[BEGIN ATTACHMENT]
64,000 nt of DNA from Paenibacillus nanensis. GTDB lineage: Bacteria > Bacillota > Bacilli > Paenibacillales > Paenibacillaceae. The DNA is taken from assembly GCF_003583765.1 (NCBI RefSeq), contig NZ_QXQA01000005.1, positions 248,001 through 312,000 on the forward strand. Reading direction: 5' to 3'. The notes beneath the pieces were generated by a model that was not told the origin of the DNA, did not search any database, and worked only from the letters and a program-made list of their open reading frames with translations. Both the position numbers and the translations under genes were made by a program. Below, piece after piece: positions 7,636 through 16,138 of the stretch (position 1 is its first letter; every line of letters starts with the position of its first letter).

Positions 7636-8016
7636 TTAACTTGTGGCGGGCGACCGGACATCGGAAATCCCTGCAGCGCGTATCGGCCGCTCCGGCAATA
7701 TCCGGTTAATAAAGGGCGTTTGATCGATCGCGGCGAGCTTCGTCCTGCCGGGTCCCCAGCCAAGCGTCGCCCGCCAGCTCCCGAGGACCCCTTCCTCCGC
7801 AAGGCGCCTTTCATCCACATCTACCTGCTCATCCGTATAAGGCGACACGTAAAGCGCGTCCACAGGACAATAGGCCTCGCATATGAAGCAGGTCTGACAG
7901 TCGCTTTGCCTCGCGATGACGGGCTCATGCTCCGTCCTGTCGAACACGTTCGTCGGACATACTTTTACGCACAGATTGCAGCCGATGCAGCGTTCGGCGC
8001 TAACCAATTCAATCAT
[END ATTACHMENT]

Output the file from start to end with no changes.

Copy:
64,000 nt of DNA from Paenibacillus nanensis. GTDB lineage: Bacteria > Bacillota > Bacilli > Paenibacillales > Paenibacillaceae. The DNA is taken from assembly GCF_003583765.1 (NCBI RefSeq), contig NZ_QXQA01000005.1, positions 248,001 through 312,000 on the forward strand. Reading direction: 5' to 3'. The notes beneath the pieces were generated by a model that was not told the origin of the DNA, did not search any database, and worked only from the letters and a program-made list of their open reading frames with translations. Both the position numbers and the translations under genes were made by a program. Below, piece after piece: positions 7,636 through 16,138 of the stretch (position 1 is its first letter; every line of letters starts with the position of its first letter).

Positions 7636-8016
7636 TTAACTTGTGGCGGGCGACCGGACATCGGAAATCCCTGCAGCGCGTATCGGCCGCTCCGGCAATA
7701 TCCGGTTAATAAAGGGCGTTTGATCGATCGCGGCGAGCTTCGTCCTGCCGGGTCCCCAGCCAAGCGTCGCCCGCCAGCTCCCGAGGACCCCTTCCTCCGC
7801 AAGGCGCCTTTCATCCACATCTACCTGCTCATCCGTATAAGGCGACACGTAAAGCGCGTCCACAGGACAATAGGCCTCGCATATGAAGCAGGTCTGACAG
7901 TCGCTTTGCCTCGCGATGACGGGCTCATGCTCCGTCCTGTCGAACACGTTCGTCGGACATACTTTTACGCACAGATTGCAGCCGATGCAGCGTTCGGCGC
8001 TAACCAATTCAATCAT